Synod of the Great Lakes - Reformed Church in America


Physician assisted suicide is active voluntary euthanasia. It is active euthanasia because it employs means which intentionally cause the death of the patient. It is voluntary because the patient makes the choice. When one looks at the issue in terms of these distinctions two separate moral questions arise: 1) Is it morally appropriate for a Christian to request assistance indirectly causing his or her own death? 2) Is it morally appropriate for a Christian physician to comply with the wishes of a patient who makes such a request? What Christians say about issues of morality ought to be and usually is reflective of their fundamental faith convictions.

There are at least three of these convictions that appear especially relevant to the question of whether it is acceptable for Christians to seek a physician's assistance in committing suicide in the midst of extreme suffering. A fundamental conviction Christians have is that life is a gift from God, and each individual its steward. A primary responsibility is to honor God in one's living. Contemporary arguments for the "right" to assistance to commit suicide are based on ideas of each individual's autonomy over his or her life. Christian's cannot claim such autonomy; Christians acknowledge that they belong to God. Therefore, a decision to take one's own life thus appears to be a denial that one belongs to God.

A second conviction is that God does not abandon people in times of suffering. Christians express their faith in God's love by trusting in God's care for them. A decision to end one's life would appear to be a cessation of that trust. Pain may seem unbearable, life might seem no longer worth living, suffering may appear beyond relief. Suffering calls upon people to trust God even in the valley of the shadow of death. It calls on people to let God, and not suffering, determine the agenda of their life and their death.

A third conviction is that in the community of God's people caring for those who are dying is a burden Christians are willing to share. The whole Christian community must provide support for the individual sufferer and the individual caregiver who have determined that going on in the face of suffering is a faithful response to God. The Church cannot demand such courage by rejecting assisted suicide without at the same time providing the care that makes it possible to live with suffering.

Part of the Christian response to the public debate about assisted suicide is to create communities of care which reduce the likelihood people will choose physician-assisted suicide. One of the most common justifications offered for physician-assisted suicide is the stated desire that "I never want to become a burden to my family." However, the care offered by those who love us makes suffering possible to bear. A person's willingness to bear his or her suffering is an expression of trust in God. It is also an expression of trust that those who love them will care for them even in difficult times. A willingness to go on even in the midst of suffering offers those who love them the opportunity to care for them. Do these three convictions lead to the conclusion that Christians must never make the choice to take their own lives? At the very least, these convictions infer that to do so would be morally troublesome. Taking one's life appears to be a violation of some fundamental Christian convictions.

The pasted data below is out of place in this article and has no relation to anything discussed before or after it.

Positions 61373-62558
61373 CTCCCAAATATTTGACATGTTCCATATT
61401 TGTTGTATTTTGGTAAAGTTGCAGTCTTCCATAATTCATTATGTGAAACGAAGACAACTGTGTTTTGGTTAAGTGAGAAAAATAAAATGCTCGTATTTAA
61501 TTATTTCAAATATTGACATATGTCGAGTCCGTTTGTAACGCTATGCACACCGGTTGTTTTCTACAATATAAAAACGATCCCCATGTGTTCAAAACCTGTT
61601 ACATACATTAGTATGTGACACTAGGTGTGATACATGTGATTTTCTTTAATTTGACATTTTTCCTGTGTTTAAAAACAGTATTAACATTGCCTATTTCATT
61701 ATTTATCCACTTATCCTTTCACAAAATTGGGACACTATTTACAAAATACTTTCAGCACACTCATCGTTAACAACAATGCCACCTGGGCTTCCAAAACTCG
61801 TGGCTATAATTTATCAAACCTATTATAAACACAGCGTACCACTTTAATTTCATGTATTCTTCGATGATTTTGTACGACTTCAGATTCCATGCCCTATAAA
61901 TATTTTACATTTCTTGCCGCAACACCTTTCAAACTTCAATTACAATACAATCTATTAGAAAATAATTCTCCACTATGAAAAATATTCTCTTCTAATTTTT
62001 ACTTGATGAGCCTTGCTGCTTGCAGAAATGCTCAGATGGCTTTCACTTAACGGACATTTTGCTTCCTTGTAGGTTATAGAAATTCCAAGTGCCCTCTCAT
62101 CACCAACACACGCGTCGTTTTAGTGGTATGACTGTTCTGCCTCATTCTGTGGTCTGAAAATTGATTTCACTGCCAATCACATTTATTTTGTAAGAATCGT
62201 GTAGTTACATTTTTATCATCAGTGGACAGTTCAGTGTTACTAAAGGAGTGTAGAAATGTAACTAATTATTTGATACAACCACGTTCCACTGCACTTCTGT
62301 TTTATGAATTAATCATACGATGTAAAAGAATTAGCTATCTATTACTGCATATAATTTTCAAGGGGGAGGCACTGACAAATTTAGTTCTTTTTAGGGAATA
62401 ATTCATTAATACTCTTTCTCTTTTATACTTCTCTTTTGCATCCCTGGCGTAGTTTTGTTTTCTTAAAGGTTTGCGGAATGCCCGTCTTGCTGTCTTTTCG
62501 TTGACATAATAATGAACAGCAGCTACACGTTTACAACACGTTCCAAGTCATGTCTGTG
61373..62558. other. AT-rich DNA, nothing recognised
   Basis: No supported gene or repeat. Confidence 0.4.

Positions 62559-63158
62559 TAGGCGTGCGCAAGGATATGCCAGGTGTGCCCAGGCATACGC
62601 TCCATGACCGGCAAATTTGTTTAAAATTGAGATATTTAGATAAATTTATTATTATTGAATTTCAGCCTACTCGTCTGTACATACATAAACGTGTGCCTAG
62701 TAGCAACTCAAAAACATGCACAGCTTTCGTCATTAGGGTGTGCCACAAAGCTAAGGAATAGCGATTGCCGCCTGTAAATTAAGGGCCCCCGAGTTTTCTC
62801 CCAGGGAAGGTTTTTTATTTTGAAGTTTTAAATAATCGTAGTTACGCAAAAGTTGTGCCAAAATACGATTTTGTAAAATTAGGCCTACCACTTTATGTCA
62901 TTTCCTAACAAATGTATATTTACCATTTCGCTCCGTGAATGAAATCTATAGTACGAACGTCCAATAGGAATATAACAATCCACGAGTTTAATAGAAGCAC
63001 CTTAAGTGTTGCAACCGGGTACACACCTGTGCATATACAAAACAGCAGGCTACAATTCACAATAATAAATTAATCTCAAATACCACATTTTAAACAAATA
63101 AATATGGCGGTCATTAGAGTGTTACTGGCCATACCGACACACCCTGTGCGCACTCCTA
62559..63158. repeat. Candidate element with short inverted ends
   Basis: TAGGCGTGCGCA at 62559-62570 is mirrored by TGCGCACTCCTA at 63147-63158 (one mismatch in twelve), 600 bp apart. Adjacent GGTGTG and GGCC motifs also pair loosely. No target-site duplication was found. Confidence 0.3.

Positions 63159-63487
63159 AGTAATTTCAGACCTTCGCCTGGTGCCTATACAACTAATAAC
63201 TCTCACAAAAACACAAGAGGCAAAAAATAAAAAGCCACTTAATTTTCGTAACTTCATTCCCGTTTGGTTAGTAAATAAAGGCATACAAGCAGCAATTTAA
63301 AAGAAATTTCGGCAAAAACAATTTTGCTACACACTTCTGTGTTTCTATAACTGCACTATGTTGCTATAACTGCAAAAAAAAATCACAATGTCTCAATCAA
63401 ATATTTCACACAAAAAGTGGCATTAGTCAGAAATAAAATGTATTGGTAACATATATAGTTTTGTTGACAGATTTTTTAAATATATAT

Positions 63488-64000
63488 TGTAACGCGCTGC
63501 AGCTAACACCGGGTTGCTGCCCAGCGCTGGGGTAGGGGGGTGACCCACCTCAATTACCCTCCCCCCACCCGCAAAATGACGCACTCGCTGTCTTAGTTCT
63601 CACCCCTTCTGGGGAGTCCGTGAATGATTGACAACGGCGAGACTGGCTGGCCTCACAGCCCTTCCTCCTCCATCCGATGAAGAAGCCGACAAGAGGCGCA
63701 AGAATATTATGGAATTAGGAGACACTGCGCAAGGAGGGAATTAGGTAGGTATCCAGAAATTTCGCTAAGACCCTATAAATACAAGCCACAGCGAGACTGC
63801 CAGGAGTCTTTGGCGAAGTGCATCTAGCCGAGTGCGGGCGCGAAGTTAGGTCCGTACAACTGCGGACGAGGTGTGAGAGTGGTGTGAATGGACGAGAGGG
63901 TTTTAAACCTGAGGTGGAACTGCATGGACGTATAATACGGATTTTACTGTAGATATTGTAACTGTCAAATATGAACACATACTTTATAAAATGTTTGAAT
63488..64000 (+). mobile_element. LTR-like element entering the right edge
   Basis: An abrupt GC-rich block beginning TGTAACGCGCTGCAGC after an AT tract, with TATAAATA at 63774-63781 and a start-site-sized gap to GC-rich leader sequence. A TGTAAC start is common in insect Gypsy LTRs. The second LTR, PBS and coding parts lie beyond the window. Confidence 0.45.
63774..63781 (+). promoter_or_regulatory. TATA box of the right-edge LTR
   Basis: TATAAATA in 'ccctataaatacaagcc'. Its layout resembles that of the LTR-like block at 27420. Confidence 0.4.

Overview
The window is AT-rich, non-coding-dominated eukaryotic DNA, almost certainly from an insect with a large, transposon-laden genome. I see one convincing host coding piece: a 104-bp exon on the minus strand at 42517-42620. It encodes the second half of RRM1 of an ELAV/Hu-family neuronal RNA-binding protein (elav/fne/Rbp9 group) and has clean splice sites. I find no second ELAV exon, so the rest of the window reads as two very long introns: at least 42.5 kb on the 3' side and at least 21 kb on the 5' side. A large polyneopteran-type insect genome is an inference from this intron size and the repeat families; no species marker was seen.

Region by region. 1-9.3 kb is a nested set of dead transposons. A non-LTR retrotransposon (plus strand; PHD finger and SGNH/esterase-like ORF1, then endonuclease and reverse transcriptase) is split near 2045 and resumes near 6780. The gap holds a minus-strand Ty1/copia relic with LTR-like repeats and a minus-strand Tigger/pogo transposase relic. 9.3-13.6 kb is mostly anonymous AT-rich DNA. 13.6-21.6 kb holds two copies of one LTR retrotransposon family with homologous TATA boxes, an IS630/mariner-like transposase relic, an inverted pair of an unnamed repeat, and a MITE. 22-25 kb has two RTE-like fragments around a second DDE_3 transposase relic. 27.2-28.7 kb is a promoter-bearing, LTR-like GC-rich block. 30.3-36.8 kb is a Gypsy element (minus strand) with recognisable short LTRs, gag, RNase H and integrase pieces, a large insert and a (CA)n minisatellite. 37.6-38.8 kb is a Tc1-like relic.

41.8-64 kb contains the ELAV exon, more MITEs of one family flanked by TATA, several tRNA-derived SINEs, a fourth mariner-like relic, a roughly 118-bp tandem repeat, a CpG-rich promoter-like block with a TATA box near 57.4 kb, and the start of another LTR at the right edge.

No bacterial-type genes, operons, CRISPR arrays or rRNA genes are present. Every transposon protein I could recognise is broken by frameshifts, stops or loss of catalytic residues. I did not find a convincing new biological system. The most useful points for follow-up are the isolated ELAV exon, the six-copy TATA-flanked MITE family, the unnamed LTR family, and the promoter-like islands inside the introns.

Proponents of physician-assisted suicide argue that people care for pets and animals who are in pain by "putting them to sleep," therefore, shouldn't humans do at least the same for their loved ones? Aside from the fact that animals and humans are treated differently in many ways, there are moral constraints and obligations arising from fundamental beliefs about responsibilities to God and to each other that define appropriate care.

One obligation is to eliminate the suffering of others with the constraint that people cannot eliminate the suffering by eliminating the sufferer. Why isn't eliminating the sufferer an appropriate part of medicine? The argument here is that it is neither a part of cure nor is it care. The refusal by medical care-givers to assist in a patient's suicide is a pledge that the caregiver will never give up on a patient, never cease active forms of care. It is a pledge by medicine to find more effective ways of eliminating pain, of providing emotional support, and of assisting the suffer to experience a "good death" that doesn't end the patient's life.

When we consider how Christian convictions influence a choice for assisted suicide, the primary concern is not to protect or deny peoples' rights, but to explain why Christians, given their convictions, are apt to see something as right or wrong. On the whole, Christians value the individual liberty that allows them to act on the basis of their distinctive moral commitments. However, a shared Christian commitment does not seem to be consistent with a choice to take one's own life, even under conditions of extreme suffering.

"A Christian Response To Physician-Assisted Suicide." Reports on Christian Action. Report of the Commission on Christian Action of the Synod of the Great Lakes - Reformed Church in America. October 1993.

The above is taken from the pamplet "A Religious Response to Euthanasia" by Advocates for Better Care, 2340 Porter St., SW, P.O. Box 901, Grand Rapids, MI 49509-0901. (616) 530-2864.

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